Thinking Anglicans

bishops who value diversity

A leader in this week’s Church Times is titled At last, bishops who value diversity:

IT IS with a degree of shame that we acknowledge the statement from the bishops in Central and South America who met in Costa Rica at the end of last month. After all, a declaration by a group of Anglican bishops which talks of “the plurality and diversity that are universal characteristics of Anglicanism” was once an obvious candidate for the news editor’s spike. Times have changed, however. Now it is a relief to report determined, if somewhat fluffy, pronouncements about the Anglican Communion and its “participative nature, diverse, ample, and inclusive”. The Bishops support the view, often rehearsed in this paper, that plurality and diversity are a “rich source of growth” rather than a cause of dissension.

The present debate in the Communion has been undermined by unsubstantiated claims about who represents whom. Individual dioceses and provinces have their own structures of decision-making and accountability. The Church of England’s understanding of episcopacy — that bishops operate in synods or councils together with representatives of the clergy and laity — is replicated in one form or another across the provinces. The rise of the Primates’ Meeting has disturbed this balance, and its coincidence with — some would say, contribution to — the disunity in the Communion leaves many ordinary Anglicans unconvinced that the innovation is to be welcomed.

The expectation behind episcopacy is that the Church is governed by individuals with theological understanding and a particular charism to keep the flock together. In the same way as MPs are supposed to represent all their constituents, regardless whether they share any political views, bishops are called to mediate for and between Christians of all flavours. The Costa Rica statement is a pleasant reminder that this has not been entirely forgotten.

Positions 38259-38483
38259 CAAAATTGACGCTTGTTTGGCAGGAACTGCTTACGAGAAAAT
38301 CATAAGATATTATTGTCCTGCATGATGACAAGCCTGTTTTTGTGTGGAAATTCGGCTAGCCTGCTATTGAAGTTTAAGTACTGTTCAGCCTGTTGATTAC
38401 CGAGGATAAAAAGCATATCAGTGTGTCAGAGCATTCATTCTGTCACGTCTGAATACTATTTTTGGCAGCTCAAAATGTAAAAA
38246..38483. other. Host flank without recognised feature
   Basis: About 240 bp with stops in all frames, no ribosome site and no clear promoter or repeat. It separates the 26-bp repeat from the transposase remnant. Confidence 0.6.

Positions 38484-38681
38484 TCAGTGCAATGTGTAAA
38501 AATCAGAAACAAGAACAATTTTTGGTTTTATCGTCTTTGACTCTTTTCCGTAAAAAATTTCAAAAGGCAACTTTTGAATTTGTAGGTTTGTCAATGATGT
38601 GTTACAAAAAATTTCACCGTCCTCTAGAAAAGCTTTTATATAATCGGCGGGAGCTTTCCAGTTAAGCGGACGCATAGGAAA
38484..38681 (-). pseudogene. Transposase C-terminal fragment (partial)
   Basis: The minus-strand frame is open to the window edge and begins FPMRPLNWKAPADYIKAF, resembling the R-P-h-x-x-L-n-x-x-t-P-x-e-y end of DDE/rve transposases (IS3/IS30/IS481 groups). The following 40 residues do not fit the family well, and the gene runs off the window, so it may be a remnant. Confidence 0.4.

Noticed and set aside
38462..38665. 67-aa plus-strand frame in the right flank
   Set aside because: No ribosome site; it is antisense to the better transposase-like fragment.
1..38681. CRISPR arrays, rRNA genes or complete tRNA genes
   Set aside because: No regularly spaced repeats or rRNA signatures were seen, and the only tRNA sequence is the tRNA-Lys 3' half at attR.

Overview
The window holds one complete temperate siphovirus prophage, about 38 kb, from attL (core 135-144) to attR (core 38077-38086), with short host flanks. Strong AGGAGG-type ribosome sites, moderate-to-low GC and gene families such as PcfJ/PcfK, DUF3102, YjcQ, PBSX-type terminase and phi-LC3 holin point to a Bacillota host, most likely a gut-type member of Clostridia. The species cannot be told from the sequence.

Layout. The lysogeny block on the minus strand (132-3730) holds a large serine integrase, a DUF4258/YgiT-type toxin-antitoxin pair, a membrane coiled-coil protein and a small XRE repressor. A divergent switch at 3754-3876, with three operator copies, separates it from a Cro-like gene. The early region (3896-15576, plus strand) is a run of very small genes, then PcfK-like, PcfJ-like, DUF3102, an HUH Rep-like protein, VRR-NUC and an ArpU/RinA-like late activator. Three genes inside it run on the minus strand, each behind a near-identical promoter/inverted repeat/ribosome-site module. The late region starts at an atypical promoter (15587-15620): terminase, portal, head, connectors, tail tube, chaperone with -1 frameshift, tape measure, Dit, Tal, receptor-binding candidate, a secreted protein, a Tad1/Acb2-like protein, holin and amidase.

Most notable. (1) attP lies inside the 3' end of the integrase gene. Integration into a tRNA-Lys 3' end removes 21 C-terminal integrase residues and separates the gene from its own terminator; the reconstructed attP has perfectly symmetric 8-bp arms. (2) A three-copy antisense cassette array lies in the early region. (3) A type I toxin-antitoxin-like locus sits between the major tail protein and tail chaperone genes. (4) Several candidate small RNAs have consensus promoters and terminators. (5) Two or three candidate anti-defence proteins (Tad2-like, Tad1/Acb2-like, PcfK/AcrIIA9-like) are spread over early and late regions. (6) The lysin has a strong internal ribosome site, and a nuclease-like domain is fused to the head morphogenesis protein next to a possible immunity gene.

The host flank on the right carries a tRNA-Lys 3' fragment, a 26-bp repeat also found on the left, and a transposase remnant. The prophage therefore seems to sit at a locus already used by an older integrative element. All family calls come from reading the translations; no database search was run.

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Christopher Shell
Christopher Shell
14 years ago

The holding up of ‘diversity’ as something to be intrinsically (as opposed to very often) valued is something which has been endlessly refuted.

Pluralist
14 years ago

Well, if this is what the Church Times thinks, then we are all saved.

harvard man
harvard man
14 years ago

There is much to like about this statement, even from traditionalist view. John Stott wrote an excellent piece last year outlining three choices for those unhappy with the church: 1. leave 2.stay and compromise or 3. stay and don’t compromise. Quoting Dr. Stott now, “Two of the options we have considered (to get out or give in) are ultimately defeatist, whereas to stay in while refusing to give in seems to me to be the way of courage. We need again to hear God’s Word to his people: Do not fear, for I am with you; do not be discouraged,… Read more »

Leonardo Ricardo
Leonardo Ricardo
14 years ago

“We also need to live our lives in ways that show our faith, including living in ways that do not offend our faithful brothers and sisters. And of course, that’s not easy.” H Man BINGO! Now, you’re talk’n because the ONLY character that you can REALLY know (and pray to God to have you improve/change) is your own…so, it is best, I agree, to keep your selective “convictions” active in your own life and most certainly some will fellow Christians/prospects will be attracted to YOU for moral support (and possibly even guidance if you are on course)…until then, assuming the… Read more »

Leonardo Ricardo
Leonardo Ricardo
14 years ago

“None of us have the answer, Christ does. We need to be in fellowship to bring each other back to him and his cross, submitting ourselves.” H. Man

BINGO (again), I agree…emphasis on NONE and CHRIST!

drdanfee
drdanfee
14 years ago

What sort of Anglicanisms are these, when their most faithful partisans repeatedly feel assaulted and betrayed and dirtied by calls for openness, for empirical and hermeneutic studies, for figuring out how to live the good news of Jesus in a zillion new situations as we change, experiment, learn, grow, mature? Yes, I am convinced as a believer by the empirical data, and somebody else is not. I can be persuaded additionally in any number of remaining open-ended directions about a large number of hot button themes, but only by solid data that results from best practice investigations, not loud repeats… Read more »

Viriato da Silva
Viriato da Silva
14 years ago